Our results also showed that parental observations of children playing with dirt and dust were significantly associated with higher BLLs. The ingestion of dirt and dust during playtime activity appears to be a more significant pathway for lead uptake by young children than inhalation [31]. Among the children of our study with BLLs ≥5 μg/dl who played in dirt and dust, 39.2% had also been observed by their parents to have eaten dirt and dust. Other investigators have found extensively varying associations between the levels of lead in dust and children's BLLs, with BLLs usually rising by 3–7 μg/dl for every 1,000 ppm increase in dust lead concentration [3133]. Although playing in dirt and dust was significantly associated with elevated BLLs, factors such as eating dirt and dust and peeling off paint from the wall were not found to be associated with elevated BLLs in our study. This may be partly due to the fact that dirt and dust do not only enter the body through ingestion but also via inhalation and absorption through the skin. Another possibility may be overadjustment in multivariate analysis.

The parents of the children with BLL ≥5 μg/dl reported that their children were able to stand and walk later than expected while none of the parents of children with BLL <5 μg/dl reported such developmental delays in our study. A study conducted in general population of Chitwan valley in Terai region shows significant inverse association of cord blood levels of lead with the neurodevelopment of newborns [5]. However, a recent study by same study group shows prenatal lead levels are not important determinants of the neurodevelopment of less than three years children [34].

As our study was hospital-based and limited to areas within the Kathmandu Valley of Nepal, it does not intend to represent the situation at the national level. However, this study provides important baseline data about BLLs among children in Nepal and associated risk factors. Next, important factors such as breast feeding and food intake of children were not considered in our study. Further studies are needed to determine more nationally representative data and to identify geographic locations with high environmental lead content and factors related to high BLLs of children in Nepal, in order to inform and direct effective public health interventions. The latter should include nation-wide awareness raising campaigns to alert parents and Nepali society as a whole of the lead poisoning that their children are exposed to and its sources. However, as the burden of lead poisoning prevention cannot fall only on parents, the findings of this study also call for further action by policy makers to reduce the concentration of lead in paints and improve the domestic environment of the most affected segments of the population. Implementation of new legislation limiting the concentration of lead in paints and other products requires strict and effective law enforcement, especially in view of the country’s extensive trade across long and porous borders with neighboring India and China. Achieving this, in turn, will critically depend on creating awareness of lead poisoning and related legislation among customs and police forces, and empowering them to enforce it by providing specific training to them.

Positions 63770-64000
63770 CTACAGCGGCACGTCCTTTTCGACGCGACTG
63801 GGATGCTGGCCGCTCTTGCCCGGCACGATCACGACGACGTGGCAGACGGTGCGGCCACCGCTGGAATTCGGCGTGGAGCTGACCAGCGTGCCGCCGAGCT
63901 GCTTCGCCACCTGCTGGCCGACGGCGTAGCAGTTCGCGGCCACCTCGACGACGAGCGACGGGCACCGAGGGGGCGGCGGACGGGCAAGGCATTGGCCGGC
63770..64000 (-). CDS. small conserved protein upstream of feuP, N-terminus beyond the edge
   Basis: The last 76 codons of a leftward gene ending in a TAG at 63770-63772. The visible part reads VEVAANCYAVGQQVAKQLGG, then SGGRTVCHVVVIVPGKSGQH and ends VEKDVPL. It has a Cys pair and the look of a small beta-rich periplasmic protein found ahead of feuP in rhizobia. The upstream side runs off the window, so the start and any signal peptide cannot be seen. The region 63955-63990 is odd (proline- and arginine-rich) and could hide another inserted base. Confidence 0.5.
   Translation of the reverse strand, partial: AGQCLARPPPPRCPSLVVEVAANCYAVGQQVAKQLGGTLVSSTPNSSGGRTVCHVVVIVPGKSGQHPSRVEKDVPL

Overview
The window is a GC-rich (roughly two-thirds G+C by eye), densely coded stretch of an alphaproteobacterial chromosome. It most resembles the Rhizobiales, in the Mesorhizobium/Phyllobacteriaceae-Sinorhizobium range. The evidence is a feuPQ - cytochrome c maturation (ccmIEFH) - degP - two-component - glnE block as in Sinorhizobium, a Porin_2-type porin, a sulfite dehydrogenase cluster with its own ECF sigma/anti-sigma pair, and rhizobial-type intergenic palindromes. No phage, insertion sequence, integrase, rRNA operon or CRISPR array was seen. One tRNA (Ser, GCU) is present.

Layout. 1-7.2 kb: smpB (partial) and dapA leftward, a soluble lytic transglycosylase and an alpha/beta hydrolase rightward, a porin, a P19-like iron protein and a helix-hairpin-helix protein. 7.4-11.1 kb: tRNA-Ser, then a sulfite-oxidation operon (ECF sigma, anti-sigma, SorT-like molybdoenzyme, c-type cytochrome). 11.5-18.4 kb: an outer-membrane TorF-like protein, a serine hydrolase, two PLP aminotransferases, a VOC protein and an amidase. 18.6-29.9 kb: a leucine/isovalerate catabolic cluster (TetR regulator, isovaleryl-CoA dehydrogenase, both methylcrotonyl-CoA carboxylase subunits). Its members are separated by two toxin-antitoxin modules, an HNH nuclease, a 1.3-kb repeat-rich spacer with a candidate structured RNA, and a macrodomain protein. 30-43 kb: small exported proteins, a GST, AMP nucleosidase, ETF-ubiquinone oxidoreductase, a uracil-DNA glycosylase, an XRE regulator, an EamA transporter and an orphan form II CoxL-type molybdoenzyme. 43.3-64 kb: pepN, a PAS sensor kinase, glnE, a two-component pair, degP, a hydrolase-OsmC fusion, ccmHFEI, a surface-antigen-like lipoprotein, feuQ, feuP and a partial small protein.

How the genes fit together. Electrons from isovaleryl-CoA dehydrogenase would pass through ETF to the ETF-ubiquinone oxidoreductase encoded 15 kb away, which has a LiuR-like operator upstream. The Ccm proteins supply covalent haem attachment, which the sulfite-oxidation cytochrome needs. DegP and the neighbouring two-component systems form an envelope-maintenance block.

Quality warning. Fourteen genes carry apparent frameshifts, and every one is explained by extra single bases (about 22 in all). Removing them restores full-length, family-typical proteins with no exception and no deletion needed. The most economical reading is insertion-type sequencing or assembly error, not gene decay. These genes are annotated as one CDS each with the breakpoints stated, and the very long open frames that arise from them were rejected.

Lead is toxic for people of any age group, but young children are at greatest risk because their bodies absorb more of it, and they are more vulnerable than adults to the effects of lead poisoning. Our study revealed that 64.4% of the children aged 6–36 months and living in the Kathmandu Valley of Nepal had high levels of lead in their blood, exceeding the ≥5 μg/dl threshold for specific intervention set by the U.S. Centres for Disease Control and Prevention. Children had higher levels of lead in their blood if enamel paints were used in their house. Higher lead levels were more frequent in children belonging to vulnerable social groups and those who played outdoors with dirt and dust. A study with a nationally representative sample is required to further confirm these findings for populations elsewhere in Nepal, and to identify and validate additional specific public health interventions to reduce the lead exposure of children in Nepal.


We are grateful to Dr. Sudan Raj Panthi, National Professional Officer of WHO Country Office Nepal for his technical guidance to conduct this study. We are also thankful to Dr. Amod Kumar Pokharel, University of California, Berkeley for his advice on research design and Mr. Dhiraj Pokharel, Leaders Nepal for their technical support to measure the blood lead level of children. Our special thanks go to enumerators of this study Ms. Radha Silwal, Ms. Kristi Napit and Sudesha Acharya for their tireless work during data collection. Finally, we would also like to thank WHO Country Office for Nepal for their technical and financial supports for conducting this study. We also thank two anonymous reviewers and Dr. Rajendra Prasad Parajuli for valuable comments that helped us to improve our manuscript.

Author Contributions

  1. Conceptualization: MD KBK KKA HDJ.
  2. Data curation: PD BD MD ARP.
  3. Formal analysis: BD ARP PD.
  4. Funding acquisition: MD KBK.
  5. Investigation: KBK MD DS GBR IA AKS.
  6. Methodology: KBK PD KKA MD.
  7. Project administration: MD KBK HDJ SP KKA DS GBR IA AKS.
  8. Resources: KBK MD.
  9. Software: PD BD ARP.
  10. Supervision: MD KBK.
  11. Validation: MD ARP.
  12. Visualization: MD AKS RM.
  13. Writing – original draft: MD BD.
  14. Writing – review & editing: MD KBK HDJ SP KKA DS GBR IA AKS RM DAG UK.